AstraZeneca Messes Up Again, Called Out for Using Old Data in U.S. Trial Results

 A health worker in Malaysia holds up a vial of Covishield, the version of AstraZeneca-Oxford’s Covid-19 coronavirus vaccine made in India
A health worker in Malaysia holds up a vial of Covishield, the version of AstraZeneca-Oxford’s Covid-19 coronavirus vaccine made in India
Photo: Sai Aung Main (Getty Images)

Pharmaceutical company AstraZeneca isn’t running out of rakes to step on anytime soon. Less than a day after the company announced promising preliminary results from the U.S. trial of its covid-19 vaccine jointly developed with Oxford University, an independent panel of scientists monitoring the study issued a harsh rebuttal. The group accused AstraZeneca of using “outdated” information from the trial that possibly offered an “incomplete view” of the data.

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Yesterday morning, AstraZeneca unveiled the findings from what it billed as interim results from its Phase III trial in the U.S., which will determine its fate in the country as an authorized vaccine or not. The randomized, double-blinded, and controlled trial, which involved 32,449 participants, purportedly showed that the two-dose vaccine had 79% efficacy in preventing symptoms from covid-19. The vaccine also appeared to have 100% efficacy in preventing severe illness and death from the viral illness, and there were no major safety concerns identified.

The results were in line with those from other trials of the vaccine conducted elsewhere, if slightly more impressive. But later that evening, the Data and Safety Monitoring Board, an independent group of experts that helps oversee government-funded clinical research in the U.S. (the AstraZeneca trial included), called foul. The group notified the National Institute of Allergy and Infectious Diseases, the Biomedical Advanced Research and Development Authority, and AstraZeneca of concerns they had with the data release.

According to a statement made Tuesday by NIAID, the group “expressed concern that AstraZeneca may have included outdated information from that trial, which may have provided an incomplete view of the efficacy data.”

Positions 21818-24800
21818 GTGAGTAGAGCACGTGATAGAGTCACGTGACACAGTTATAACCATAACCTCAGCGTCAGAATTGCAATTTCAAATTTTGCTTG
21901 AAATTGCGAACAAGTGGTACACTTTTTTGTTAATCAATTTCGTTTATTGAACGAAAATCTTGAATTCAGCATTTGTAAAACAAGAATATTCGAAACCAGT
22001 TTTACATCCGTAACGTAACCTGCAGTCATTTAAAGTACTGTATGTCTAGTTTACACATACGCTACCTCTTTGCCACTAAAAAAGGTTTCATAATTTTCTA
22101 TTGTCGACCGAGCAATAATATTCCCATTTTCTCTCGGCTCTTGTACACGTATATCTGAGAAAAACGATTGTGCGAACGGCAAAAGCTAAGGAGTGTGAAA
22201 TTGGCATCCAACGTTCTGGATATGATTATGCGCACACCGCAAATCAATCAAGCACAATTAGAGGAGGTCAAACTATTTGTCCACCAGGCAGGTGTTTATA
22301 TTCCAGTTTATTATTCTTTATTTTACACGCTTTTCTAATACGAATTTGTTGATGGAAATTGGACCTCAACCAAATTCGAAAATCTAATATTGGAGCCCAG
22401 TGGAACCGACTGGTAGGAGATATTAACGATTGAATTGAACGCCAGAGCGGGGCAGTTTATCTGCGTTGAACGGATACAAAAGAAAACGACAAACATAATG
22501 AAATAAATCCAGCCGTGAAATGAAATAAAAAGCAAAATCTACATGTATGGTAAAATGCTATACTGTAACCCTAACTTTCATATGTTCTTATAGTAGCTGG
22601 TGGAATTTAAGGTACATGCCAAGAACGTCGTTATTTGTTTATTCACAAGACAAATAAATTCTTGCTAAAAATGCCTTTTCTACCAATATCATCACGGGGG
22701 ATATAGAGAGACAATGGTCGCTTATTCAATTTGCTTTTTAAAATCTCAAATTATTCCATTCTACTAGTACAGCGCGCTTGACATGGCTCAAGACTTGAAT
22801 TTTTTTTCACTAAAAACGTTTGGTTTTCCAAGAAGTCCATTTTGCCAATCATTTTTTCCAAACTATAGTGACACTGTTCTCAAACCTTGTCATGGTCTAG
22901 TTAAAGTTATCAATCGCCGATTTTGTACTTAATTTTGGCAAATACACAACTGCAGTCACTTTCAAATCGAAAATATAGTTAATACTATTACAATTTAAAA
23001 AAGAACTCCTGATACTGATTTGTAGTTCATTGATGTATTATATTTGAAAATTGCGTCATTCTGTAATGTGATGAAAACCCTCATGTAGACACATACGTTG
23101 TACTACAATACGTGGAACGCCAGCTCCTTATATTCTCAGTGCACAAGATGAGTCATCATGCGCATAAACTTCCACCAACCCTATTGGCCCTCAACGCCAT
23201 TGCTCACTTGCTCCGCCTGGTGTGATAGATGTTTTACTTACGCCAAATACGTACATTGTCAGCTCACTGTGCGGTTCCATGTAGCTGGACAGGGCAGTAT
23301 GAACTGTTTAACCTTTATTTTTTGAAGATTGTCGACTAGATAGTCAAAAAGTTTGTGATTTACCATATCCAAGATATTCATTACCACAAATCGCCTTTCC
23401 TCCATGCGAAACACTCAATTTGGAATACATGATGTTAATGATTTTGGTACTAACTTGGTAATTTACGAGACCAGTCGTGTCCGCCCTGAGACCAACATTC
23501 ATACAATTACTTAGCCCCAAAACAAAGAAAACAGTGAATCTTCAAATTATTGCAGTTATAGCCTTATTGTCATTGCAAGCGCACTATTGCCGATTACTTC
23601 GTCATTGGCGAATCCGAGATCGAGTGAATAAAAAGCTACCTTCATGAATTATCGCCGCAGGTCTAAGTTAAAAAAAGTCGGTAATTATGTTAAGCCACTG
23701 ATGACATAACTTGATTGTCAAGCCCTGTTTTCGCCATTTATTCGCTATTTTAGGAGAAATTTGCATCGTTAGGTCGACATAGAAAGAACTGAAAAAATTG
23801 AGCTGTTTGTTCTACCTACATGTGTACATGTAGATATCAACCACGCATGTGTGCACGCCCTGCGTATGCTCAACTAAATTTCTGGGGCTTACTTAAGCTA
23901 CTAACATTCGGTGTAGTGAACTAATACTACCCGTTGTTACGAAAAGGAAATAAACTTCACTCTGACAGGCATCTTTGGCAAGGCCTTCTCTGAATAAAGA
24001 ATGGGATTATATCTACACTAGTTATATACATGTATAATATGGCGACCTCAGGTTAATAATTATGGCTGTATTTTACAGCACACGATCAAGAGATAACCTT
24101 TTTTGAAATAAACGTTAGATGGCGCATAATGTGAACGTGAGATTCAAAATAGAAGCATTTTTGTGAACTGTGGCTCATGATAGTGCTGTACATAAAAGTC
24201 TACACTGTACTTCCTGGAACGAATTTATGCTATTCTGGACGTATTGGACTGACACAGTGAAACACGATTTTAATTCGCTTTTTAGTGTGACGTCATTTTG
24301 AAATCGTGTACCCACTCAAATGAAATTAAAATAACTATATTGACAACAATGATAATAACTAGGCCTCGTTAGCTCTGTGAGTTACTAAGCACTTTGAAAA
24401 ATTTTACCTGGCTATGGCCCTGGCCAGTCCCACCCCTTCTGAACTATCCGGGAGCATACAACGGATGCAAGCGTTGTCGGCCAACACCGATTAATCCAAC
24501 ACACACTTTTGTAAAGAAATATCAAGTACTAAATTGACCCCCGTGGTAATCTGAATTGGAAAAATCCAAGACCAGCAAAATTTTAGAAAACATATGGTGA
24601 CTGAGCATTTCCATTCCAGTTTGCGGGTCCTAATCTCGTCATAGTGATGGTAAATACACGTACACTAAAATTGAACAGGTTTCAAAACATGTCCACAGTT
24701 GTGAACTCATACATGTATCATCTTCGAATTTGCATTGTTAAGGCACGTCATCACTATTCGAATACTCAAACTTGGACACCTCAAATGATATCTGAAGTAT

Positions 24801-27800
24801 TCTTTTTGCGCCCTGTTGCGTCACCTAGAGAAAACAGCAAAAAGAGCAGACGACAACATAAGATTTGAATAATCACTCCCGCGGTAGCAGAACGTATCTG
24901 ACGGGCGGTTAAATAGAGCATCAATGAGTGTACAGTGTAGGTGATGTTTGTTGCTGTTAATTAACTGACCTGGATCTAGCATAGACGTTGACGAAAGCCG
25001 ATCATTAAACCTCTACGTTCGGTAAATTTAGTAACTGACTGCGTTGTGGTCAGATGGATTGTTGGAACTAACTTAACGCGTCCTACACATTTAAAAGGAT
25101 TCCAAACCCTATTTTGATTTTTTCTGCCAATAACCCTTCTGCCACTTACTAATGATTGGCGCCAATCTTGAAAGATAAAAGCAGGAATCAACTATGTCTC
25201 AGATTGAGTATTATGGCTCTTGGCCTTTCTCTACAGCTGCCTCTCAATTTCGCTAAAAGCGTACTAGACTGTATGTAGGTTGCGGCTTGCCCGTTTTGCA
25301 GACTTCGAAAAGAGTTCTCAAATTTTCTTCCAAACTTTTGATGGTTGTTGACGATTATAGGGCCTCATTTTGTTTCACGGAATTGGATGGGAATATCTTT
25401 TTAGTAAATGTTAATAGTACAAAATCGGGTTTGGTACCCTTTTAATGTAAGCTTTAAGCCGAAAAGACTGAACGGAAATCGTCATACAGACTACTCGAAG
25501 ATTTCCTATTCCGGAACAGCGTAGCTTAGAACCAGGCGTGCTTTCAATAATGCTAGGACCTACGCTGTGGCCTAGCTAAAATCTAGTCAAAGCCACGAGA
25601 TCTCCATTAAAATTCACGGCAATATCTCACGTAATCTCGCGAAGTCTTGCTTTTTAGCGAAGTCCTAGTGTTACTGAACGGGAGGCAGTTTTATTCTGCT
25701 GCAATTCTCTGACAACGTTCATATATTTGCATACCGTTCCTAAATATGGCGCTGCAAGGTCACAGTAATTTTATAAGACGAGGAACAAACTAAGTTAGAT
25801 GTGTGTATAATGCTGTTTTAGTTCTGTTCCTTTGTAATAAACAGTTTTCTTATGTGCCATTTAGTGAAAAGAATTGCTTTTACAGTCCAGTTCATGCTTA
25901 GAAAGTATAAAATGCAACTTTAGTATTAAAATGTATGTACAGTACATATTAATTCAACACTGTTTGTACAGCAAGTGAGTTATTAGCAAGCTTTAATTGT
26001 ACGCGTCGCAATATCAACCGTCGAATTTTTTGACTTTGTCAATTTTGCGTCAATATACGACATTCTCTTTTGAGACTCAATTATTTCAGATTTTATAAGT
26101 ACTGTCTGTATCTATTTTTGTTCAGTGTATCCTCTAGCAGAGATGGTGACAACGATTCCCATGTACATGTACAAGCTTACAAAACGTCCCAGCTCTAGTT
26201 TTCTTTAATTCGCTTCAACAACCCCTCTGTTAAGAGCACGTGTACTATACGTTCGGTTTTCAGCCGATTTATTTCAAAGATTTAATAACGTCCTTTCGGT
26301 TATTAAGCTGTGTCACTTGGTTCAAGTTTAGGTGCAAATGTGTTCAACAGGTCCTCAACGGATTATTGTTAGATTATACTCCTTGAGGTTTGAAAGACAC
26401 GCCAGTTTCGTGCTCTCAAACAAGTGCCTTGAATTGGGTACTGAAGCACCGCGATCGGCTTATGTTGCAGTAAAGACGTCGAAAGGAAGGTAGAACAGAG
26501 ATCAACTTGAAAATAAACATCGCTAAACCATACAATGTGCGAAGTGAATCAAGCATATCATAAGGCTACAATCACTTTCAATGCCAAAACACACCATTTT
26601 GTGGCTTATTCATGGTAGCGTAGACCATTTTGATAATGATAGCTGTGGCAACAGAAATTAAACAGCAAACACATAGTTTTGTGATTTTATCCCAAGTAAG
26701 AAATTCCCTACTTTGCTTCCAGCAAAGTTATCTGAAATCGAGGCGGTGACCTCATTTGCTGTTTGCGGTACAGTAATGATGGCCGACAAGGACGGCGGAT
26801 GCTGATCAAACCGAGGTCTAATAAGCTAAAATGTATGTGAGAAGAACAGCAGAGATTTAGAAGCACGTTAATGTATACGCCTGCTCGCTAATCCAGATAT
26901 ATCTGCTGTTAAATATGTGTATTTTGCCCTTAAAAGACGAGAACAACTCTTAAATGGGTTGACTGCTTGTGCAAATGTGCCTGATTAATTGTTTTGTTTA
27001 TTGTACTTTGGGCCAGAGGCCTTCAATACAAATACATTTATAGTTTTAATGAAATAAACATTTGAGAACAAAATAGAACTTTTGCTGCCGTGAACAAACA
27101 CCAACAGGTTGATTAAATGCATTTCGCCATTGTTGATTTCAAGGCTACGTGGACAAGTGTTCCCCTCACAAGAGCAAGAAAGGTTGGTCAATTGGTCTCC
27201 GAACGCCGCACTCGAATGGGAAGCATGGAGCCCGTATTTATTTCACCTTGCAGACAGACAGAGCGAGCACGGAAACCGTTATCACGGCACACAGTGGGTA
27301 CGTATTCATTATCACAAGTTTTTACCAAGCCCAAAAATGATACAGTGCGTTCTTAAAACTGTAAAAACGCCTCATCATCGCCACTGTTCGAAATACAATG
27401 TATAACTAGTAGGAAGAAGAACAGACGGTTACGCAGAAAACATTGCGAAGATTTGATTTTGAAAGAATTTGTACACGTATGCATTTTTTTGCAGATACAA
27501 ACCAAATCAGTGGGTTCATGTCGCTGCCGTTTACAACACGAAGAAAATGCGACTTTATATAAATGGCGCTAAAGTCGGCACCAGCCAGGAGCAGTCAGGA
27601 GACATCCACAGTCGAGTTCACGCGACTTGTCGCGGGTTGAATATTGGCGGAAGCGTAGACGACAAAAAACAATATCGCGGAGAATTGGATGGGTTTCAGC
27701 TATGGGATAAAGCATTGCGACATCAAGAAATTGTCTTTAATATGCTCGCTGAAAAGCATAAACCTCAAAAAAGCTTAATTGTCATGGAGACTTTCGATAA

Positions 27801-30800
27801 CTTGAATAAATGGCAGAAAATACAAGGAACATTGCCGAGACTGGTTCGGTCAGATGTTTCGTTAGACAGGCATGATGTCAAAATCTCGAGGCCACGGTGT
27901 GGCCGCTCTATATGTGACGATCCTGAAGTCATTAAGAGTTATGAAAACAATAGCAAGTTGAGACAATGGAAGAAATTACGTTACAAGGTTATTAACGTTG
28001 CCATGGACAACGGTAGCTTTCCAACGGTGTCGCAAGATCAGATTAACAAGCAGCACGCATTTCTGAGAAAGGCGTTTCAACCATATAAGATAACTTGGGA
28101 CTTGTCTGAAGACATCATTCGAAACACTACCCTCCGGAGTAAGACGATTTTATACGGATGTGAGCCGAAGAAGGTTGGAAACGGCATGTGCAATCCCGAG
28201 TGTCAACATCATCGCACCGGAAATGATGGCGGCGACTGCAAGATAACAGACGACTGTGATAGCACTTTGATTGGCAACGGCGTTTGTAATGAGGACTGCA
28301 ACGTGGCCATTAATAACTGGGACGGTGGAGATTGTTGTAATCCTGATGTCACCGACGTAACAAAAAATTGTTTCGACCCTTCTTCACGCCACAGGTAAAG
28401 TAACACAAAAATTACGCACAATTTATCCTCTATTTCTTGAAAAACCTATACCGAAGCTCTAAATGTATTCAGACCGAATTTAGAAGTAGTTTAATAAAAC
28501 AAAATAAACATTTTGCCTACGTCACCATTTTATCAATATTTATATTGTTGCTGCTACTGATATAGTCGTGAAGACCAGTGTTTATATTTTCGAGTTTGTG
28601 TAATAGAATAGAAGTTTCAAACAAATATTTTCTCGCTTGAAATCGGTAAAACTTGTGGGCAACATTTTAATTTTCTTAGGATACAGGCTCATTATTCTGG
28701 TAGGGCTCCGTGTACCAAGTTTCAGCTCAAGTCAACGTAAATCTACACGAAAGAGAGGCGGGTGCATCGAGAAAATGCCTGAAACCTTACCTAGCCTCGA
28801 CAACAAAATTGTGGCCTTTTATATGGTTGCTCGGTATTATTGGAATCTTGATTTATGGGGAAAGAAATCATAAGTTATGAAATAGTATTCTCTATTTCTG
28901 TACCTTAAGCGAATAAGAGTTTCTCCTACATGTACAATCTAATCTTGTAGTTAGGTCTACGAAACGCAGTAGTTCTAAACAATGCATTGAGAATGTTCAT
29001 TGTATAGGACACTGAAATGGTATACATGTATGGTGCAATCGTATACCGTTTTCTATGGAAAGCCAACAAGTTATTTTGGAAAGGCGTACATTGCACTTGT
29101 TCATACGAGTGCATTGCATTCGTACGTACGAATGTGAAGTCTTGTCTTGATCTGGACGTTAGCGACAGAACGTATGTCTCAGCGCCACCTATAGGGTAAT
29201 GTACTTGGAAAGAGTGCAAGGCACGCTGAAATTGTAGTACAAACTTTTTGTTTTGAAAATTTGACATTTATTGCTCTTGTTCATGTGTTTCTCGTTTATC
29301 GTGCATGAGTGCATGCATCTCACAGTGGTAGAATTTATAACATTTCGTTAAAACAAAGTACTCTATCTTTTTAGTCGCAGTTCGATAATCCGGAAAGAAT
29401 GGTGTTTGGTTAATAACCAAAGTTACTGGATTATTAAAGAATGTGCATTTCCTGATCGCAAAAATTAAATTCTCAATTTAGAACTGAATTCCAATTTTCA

These vaccine trials are supposed to work by tracking how many people in each group (placebo and vaccine) develop the targeted illness, within earlier set parameters. The primary endpoint is typically based on reaching a certain number of total “events”—in other words, diagnosed cases of the disease across both groups. The primary endpoint of the trial was said to have already been reached by the time of the company’s interim analysis, according to AstraZeneca. But the Data and Safety Monitoring Board appears to be alleging that the results could be noticeably different, and perhaps less rosy, if more current data from the trial was used.

This morning, the company issued its own statement claiming that its preliminary study results were taken from a pre-established cutoff date of February 17. Furthermore, it claimed to have run the numbers from its intended primary analysis and that these results were “consistent” with the results released yesterday.

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“We will immediately engage with the independent data safety monitoring board to share our primary analysis with the most up to date efficacy data. We intend to issue results of the primary analysis within 48 hours,” the company stated.

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This is far from the first controversy faced by AstraZeneca over its vaccine, which is already authorized for use in Europe and elsewhere. This month, more than a dozen countries in the European Union temporarily suspended their rollout of the vaccine after receiving a few reports of serious blood clotting possibly tied to the vaccine. However, the EU’s health regulators reaffirmed the vaccine’s safety late last week.

The clotting issue doesn’t appear to be the result of any misstep by the company, and it is still not known whether there is any heightened risk of rare related complications from the vaccine. But AstraZeneca has previously done itself no good over its communications with health regulators and the public. Last fall, it neglected to immediately admit to mistakes made during clinical trials in the UK, which led to some people receiving a smaller dose of the vaccine than planned. In the summer, the U.S. suspended its trial for over two months after health regulators were reportedly concerned by the company’s lack of transparency in reporting isolated cases of neurological injury that were possibly tied to the vaccine as well.

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These stumbles aside, the vaccine does seem to be safe and effective. In the UK, which was the first country to approve the vaccine last December and has had a very successful rollout of its three authorized vaccines to date, cases and deaths attributed to covid-19 continue to decline. That’s in sharp contrast to much of Europe, which is facing a third wave of the pandemic and has been hampered by a limited vaccination campaign.

All of which is to say, this is yet another avoidable blunder that likely won’t change the big picture—that the AstraZeneca vaccine is generally safe and effective—but could further erode the public’s trust in this shot, which stands to be a crucial tool in ending the pandemic worldwide.

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Science writer at Gizmodo and pug aficionado elsewhere

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